affect the expression of PLB, CSQ, or RyR, but decreased the
expression of SERCA2 (P ? 0.01) and NCX1 (P ? 0.05). In
agreement with the protective efficacy of TVP1022, pretreat-
ment for 24 h prevented doxorubicin-induced decreased ex-
pression of SERCA2 and NCX1. Hence, these beneficial ef-
fects of TVP1022 can contribute to its protection against the
adverse effects of doxorubicin on the [Ca2?]itransients and
contractions of NRVMs.
TVP1022 Attenuates the Deleterious Effects of Doxo-
rubicin on Intercellular Communication and Cx43 Ex-
pression. Next, we investigated the effect of doxorubicin and
the protective efficacy of TVP1022 on Lucifer yellow transfer,
which is indicative of intercellular coupling via gap junctions
(Kavanagh et al., 1987; Matemba et al., 2006). As depicted in
Fig. 5A (top), Lucifer yellow transfer can be visualized by
means of fluorescence microscopy, and the distance is deter-
mined by use of the ImageJ software (Fig. 5A, bottom). As
seen in Fig. 5B, doxorubicin caused a 36% reduction (P ?
0.001) in Lucifer yellow transfer, which was mostly pre-
vented by pretreatment with TVP1022. Finally, to confirm
that the Lucifer yellow transfer method is responsive to
agents that affect intercellular coupling, we tested the effects
of the intercellular uncoupler carbenoxolone (CBN, 50 and
100 ?M) on levels of intercellular coupling between NRVM.
As shown in Fig. 5B, applying 50 ?M CBN for 30 min reduced
(P ? 0.001) Lucifer yellow transfer by 54%. Because 100 ?M
CBN did not further decrease Lucifer yellow transfer, indi-
cating that 50 ?M is sufficient to maximally block coupling,
only the effect of 50 ?M is shown. To determine whether the
effect of doxorubicin on Lucifer yellow transfer is additive to
that of carbenoxolone, NRVM were treated with doxorubicin
(0.5 ?M, 24 h) and carbenoxolone (50 ?M, 30 min). Figure 5B
shows that, in the doxorubicin ? carbenoxolone-treated
group, Lucifer yellow transfer was reduced by 48% (P ?
0.001), similarly to carbenoxolone alone, indicating that the
uncoupling due to doxorubicin is less efficacious than that
due to carbenoxolone, which maximally closes the channels
at this concentration. Finally, as shown in Fig. 5B, TVP1022
did not affect carbenoxolone-induced reduction in Lucifer
yellow transfer, indicating that the molecular mechanism by
which TVP1022 maintains coupling is not affecting the car-
benoxolone mechanism of channel closure. These data sug-
gest that carbenoxolone and doxorubicin are likely to have
different mechanisms of action on the closure of gap junction
Because intercellular coupling largely depends on gap
junctional functionality, we investigated whether doxorubi-
cin affects total and NP Cx43. Indeed, as illustrated by the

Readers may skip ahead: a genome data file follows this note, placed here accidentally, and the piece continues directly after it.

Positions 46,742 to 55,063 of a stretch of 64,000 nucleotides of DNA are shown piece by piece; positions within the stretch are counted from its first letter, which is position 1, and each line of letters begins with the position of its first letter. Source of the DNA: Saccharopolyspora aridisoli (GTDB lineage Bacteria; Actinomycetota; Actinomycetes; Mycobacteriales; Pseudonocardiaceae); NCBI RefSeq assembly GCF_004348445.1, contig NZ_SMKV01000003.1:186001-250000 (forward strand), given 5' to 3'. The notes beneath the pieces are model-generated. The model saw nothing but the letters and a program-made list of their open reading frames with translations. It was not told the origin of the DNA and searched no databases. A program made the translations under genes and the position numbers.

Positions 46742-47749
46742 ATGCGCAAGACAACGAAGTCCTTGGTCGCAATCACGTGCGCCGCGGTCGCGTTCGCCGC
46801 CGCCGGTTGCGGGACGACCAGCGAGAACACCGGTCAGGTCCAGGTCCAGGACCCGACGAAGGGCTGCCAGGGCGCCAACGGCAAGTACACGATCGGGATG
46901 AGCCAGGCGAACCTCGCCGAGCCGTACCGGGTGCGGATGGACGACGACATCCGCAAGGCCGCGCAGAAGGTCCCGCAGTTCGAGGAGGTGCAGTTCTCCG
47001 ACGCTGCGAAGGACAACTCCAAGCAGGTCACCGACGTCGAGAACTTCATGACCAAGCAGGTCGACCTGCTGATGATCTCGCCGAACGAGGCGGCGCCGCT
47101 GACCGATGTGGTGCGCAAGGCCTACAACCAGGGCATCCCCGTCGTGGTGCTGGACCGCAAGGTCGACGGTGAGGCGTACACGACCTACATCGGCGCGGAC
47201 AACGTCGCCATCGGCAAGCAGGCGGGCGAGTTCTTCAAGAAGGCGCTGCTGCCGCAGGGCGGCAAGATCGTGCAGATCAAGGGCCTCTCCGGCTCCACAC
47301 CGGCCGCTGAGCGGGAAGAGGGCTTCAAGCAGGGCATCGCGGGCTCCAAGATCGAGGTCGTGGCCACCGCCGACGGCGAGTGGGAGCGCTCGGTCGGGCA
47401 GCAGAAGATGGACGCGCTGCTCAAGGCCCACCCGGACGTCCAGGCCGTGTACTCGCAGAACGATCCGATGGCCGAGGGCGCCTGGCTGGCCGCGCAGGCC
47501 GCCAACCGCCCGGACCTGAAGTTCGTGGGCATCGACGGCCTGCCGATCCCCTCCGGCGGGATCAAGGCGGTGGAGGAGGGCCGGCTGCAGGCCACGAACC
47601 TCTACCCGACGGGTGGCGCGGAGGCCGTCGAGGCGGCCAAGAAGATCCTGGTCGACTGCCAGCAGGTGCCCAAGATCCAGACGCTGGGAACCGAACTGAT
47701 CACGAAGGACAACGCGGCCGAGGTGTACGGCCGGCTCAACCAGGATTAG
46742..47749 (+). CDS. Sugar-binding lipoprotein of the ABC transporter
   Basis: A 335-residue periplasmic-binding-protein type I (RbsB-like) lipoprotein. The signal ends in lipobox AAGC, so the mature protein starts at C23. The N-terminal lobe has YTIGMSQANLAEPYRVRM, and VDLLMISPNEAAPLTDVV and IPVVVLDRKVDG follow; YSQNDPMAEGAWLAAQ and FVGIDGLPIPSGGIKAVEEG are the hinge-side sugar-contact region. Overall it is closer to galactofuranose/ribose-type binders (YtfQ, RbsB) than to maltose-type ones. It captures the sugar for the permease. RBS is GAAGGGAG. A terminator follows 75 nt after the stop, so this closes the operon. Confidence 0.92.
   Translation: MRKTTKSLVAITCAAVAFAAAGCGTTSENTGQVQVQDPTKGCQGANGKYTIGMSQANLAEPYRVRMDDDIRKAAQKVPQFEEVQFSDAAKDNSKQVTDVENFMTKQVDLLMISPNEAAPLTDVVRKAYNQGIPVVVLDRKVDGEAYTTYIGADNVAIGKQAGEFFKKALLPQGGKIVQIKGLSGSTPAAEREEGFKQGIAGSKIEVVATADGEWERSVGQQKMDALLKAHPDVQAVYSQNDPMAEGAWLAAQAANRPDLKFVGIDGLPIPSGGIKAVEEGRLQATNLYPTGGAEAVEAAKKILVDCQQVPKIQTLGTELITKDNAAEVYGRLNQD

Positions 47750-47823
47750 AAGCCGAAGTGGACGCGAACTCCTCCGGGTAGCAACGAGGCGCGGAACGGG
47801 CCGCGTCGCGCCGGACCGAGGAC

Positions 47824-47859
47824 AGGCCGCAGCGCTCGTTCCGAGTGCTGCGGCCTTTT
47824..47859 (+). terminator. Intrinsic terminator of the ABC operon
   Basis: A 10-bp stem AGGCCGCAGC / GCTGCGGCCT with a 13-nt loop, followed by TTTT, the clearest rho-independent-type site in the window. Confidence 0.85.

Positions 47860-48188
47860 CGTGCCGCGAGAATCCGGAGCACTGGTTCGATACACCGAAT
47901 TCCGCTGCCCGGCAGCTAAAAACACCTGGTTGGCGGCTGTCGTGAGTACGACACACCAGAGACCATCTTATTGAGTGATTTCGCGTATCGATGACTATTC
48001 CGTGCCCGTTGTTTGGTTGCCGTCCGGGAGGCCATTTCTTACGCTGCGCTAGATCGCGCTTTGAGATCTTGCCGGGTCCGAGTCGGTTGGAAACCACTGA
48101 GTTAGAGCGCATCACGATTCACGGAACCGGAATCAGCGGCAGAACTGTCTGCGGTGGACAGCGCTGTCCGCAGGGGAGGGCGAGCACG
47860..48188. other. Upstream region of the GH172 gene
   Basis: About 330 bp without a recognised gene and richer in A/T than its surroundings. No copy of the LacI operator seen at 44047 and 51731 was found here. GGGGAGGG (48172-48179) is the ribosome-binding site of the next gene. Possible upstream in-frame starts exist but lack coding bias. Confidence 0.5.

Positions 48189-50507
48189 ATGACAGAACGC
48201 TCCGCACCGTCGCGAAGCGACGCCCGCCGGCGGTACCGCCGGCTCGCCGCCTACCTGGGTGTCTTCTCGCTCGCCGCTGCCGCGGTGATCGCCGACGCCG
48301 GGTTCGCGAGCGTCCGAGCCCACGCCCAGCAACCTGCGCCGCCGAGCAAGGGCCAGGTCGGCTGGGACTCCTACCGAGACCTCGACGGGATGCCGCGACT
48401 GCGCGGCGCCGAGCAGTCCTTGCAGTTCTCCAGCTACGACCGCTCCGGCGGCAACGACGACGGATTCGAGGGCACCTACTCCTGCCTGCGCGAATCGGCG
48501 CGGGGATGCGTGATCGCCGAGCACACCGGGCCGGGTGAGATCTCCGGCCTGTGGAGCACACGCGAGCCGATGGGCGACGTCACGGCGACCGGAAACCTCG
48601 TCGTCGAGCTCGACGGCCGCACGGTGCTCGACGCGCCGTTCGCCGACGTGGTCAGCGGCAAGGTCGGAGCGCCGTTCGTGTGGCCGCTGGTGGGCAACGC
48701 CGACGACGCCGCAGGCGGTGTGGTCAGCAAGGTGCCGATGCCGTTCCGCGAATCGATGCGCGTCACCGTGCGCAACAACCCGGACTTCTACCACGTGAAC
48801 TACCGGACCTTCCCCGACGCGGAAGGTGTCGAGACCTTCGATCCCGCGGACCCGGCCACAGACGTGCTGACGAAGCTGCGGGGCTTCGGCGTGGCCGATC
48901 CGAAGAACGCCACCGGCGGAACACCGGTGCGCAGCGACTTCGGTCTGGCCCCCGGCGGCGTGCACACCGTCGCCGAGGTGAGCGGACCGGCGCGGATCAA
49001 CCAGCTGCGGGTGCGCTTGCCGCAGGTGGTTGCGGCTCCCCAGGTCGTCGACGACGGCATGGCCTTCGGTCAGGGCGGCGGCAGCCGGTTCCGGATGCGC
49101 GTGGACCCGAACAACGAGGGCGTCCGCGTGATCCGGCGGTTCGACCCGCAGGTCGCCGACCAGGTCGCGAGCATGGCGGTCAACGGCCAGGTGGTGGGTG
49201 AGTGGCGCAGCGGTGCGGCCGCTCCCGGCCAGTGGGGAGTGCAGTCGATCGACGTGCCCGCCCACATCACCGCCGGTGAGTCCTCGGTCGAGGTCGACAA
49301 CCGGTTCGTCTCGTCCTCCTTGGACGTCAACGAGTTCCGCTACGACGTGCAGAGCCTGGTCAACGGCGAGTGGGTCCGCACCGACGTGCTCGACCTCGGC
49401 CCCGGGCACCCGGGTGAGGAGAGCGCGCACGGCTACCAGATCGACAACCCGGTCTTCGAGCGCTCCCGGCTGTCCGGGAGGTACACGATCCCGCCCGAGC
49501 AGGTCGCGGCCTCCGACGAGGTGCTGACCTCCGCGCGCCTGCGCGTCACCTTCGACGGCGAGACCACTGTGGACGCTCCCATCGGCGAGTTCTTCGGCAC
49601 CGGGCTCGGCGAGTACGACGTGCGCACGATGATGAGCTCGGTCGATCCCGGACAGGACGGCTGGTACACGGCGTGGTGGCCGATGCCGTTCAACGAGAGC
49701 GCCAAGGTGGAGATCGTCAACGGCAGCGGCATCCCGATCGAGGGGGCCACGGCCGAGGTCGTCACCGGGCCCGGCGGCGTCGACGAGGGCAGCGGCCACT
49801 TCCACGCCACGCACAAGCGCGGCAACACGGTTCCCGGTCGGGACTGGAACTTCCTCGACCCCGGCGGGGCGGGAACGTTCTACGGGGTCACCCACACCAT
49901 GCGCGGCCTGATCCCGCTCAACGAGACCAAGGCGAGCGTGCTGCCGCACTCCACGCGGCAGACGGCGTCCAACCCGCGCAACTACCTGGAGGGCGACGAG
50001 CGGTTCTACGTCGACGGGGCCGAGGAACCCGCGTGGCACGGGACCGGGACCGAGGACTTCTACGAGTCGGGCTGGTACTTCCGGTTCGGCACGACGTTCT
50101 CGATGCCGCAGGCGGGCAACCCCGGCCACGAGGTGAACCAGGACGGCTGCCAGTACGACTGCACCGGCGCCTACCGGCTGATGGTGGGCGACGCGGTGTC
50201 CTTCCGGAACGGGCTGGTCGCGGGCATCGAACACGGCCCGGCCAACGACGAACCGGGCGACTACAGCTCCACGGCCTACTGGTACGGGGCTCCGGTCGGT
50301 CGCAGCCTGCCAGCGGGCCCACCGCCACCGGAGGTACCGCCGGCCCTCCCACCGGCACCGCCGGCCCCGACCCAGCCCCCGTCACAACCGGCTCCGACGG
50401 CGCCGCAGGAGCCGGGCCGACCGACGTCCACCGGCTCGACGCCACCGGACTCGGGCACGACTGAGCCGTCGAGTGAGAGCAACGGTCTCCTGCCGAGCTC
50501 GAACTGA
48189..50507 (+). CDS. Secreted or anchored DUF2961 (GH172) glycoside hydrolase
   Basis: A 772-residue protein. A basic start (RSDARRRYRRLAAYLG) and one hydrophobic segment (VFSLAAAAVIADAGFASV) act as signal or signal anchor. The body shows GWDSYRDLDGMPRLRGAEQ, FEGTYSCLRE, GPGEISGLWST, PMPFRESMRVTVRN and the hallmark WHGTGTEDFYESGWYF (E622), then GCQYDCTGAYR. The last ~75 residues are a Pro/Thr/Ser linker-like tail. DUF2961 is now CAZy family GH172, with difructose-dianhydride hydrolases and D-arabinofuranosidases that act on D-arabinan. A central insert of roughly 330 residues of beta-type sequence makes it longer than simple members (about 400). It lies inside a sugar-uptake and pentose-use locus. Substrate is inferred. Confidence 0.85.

representative Western blots and the summary of six exper-
Fig. 4. The effects of TVP1022 and doxorubicin on the expression of
[Ca2?]i-handling proteins in NRVM. Cultures were treated as described
in Fig. 2, and the expression level of proteins was measured by Western
blotting. A–E (top), representative Western blots of PLB, RyR, SERCA2,
NCX1, and CSQ expression, respectively, in the control, doxorubicin and
the TVP1022 ? doxorubicin groups. Equivalency of loading was verified
with an antibody against ?-actin (A–E, middle). In A to E (bottom), bar
graphs depict the quantitative densitometric analysis of each protein.
Each value was divided by its corresponding ?-actin value. All values are
reported as mean ? S.E.M. of three to four experiments. ?, P ? 0.05
versus control; ??, P ? 0.01 versus control. Dox, doxorubicin; TVP,
Fig. 5. TVP1022 attenuated doxorubicin-induced decline in the intercel-
lular coupling in NRVM. Cultures were treated as described in Fig. 2.
Intercellular coupling was measured by Lucifer yellow transfer. A (up-
per), representative fluorescence pictures of a control, doxorubicin-
treated, and TVP1022 ? doxorubicin-treated cultures, after Lucifer yel-
low loading. A (bottom), the Image J output analysis of the pictures
shown in the top. B, Lucifer yellow transfer distance (?m). All values are
reported as mean ? S.E.M. of six to eight experiments. In the CBN
groups, n ? 3 to 4 experiments. ???, P ? 0.001 versus control. LY, Lucifer
yellow; Dox, doxorubicin; TVP, TVP1022; CBN, carbenoxolone.
Berdichevski et al.
iments, doxorubicin decreased the expression of total (P ?
0.01) and NP (P ? 0.001) Cx43 (Fig. 6). As seen in Fig. 6B,
whereas the seemingly beneficial effect of TVP1022 on the
reduction in NP Cx43 did not reach a level of significance, the
drug attenuated doxorubicin-induced reduction in total Cx43
(Fig. 6A), which can account for the ability of TVP1022 to
attenuate the deleterious effect of doxorubicin on intercellu-
TVP1022 Attenuates the Deleterious Effects of Doxo-
rubicin on Conduction Velocity and Activation of
NRVM. To determine whether the decrease in intercellular
coupling and Cx43 protein expression by doxorubicin and the
beneficiary effects of TVP1022 are correlated with corre-
sponding alterations in the activation properties and conduc-
tion velocity, we measured extracellular electrograms from
NRVM cultures by means of the MEA setup (Meiry et al.,
2001; Zeevi-Levin et al., 2005). These experiments showed
(Fig. 7) that only in the doxorubicin group, conduction veloc-
ity (P ? 0.01), QRS amplitude (P ? 0.001), and dV/dtmax(P ?
0.01) were significantly decreased at 48 h, compared with the
0-h time point. These novel findings demonstrate that,
whereas TVP1022 did not affect the conduction velocity and
activation properties, this drug attenuated the deleterious
effects of doxorubicin, in agreement with its previously
shown beneficial effects.